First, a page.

In a nutshell
The aim of this study was to investigate if reducing basal insulin rate (BRR) 90-minutes before exercise was better at preventing hypoglycemia (dangerously low blood glucose) than suspending the insulin pump (pump suspension; PS) in type 1 diabetes (T1D). The main finding was that BRR 90-minutes before exercise improved blood glucose control and reduced hypoglycemia compared to PS.
Insulin is the treatment for type 1 diabetes (T1D). It is a hormone that lowers blood glucose. Insulin treatment is made up of basal insulin and mealtime insulin. Basal insulin controls blood glucose between meals. Mealtime insulin controls blood glucose after meals. Insulin can be delivered continuously through a pump that is controlled by the patient (open-loop insulin pump).
Exercise is an important part of T1D treatment. It lowers the risk of heart disease and improves overall wellbeing. However, during exercise, the body uses more glucose. Therefore, patients must take actions to prevent blood glucose from going too low (hypoglycemia). These actions include: eating more carbohydrates, reducing basal insulin rate (BRR) before exercise or disconnecting their insulin pump during exercise (PS). It is not known if BRR or PS is better at controlling blood sugar after exercise in T1D.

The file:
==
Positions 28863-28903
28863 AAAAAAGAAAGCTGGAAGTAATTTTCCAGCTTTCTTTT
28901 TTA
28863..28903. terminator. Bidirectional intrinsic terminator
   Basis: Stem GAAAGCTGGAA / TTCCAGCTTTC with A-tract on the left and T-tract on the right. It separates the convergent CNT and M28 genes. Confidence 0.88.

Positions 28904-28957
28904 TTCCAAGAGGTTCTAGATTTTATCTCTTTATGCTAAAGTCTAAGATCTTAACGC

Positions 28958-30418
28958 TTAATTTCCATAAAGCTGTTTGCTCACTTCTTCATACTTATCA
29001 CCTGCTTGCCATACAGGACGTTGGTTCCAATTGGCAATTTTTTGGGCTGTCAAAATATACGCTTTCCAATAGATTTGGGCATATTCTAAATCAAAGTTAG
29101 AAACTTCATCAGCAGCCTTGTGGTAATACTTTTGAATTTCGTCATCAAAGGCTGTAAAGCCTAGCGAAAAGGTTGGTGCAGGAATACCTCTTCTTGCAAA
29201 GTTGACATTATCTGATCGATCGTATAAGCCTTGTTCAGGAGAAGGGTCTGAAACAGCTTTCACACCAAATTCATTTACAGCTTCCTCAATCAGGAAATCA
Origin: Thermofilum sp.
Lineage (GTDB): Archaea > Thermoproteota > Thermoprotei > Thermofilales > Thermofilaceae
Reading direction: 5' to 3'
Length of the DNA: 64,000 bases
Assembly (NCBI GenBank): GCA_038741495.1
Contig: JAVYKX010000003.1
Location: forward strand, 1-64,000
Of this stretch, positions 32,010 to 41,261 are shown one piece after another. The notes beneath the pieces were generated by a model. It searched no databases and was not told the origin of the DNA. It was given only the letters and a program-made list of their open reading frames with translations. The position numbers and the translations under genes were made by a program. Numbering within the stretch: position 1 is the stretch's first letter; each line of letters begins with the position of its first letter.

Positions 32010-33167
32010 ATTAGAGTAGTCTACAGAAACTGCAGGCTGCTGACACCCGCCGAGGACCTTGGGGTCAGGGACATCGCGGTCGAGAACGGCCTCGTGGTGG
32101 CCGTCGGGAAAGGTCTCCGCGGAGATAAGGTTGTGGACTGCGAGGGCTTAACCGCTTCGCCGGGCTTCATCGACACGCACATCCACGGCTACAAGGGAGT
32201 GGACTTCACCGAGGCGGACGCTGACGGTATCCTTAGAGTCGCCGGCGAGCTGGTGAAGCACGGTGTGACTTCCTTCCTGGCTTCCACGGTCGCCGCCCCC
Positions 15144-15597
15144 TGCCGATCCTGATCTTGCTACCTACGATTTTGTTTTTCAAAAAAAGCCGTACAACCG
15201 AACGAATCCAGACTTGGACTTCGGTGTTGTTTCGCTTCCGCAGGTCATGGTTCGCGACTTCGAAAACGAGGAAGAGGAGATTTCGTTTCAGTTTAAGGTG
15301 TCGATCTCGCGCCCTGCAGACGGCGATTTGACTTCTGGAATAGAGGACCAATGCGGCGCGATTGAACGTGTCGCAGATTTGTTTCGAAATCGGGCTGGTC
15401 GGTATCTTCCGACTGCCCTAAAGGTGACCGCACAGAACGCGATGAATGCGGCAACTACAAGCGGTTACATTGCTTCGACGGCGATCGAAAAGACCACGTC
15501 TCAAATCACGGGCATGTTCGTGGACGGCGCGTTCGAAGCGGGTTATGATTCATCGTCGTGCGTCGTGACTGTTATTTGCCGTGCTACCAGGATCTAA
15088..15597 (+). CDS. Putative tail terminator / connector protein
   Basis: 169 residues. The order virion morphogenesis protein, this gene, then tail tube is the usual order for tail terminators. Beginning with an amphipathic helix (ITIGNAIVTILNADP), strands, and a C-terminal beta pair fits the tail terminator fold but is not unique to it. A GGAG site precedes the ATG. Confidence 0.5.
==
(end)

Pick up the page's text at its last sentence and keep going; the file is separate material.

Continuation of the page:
Methods & findings
This study included 17 patients that had T1D and an open-loop insulin pump. Patients completed three 60-minute treadmill exercise sessions. During the first session patients removed their pump when they began exercise. For the second session, patients reduced their basal insulin by 80% 90-minutes before exercise. For the third session, they reduced their basal insulin by 50% 90-minutes before exercise.
Blood glucose level was significantly higher with BRR 50% at the start of exercise. At the end of exercise, BRR 80% had the smallest drop in blood glucose levels (-31 mg/dL) compared to 50% BRR (-47 mg/dL) and PS (-67 mg/dL). With PS group, 7 out of the 17 patients developed hypoglycemia compared to only 1 out of 17 with both BRR. After a standard meal post-exercise, blood glucose rose with PS and 50% BRR but did not rise with 80% BRR.
The bottom line
The authors concluded that, compared to PS, 50-80% BRR 90-minutes before exercise, improves blood glucose control and reduces the risk of hypoglycemia. They also determined that it does not compromise post-exercise meal blood glucose control.
The fine print
This study was funded by Insulet Canada Corporation and Insulet Corporation, the developers of insulin pumps. This study involved a very small number of patients. Larger studies are needed.
If you have any concerns about managing T1D, please consult with your doctor.
Published By :
Feb 22, 2019
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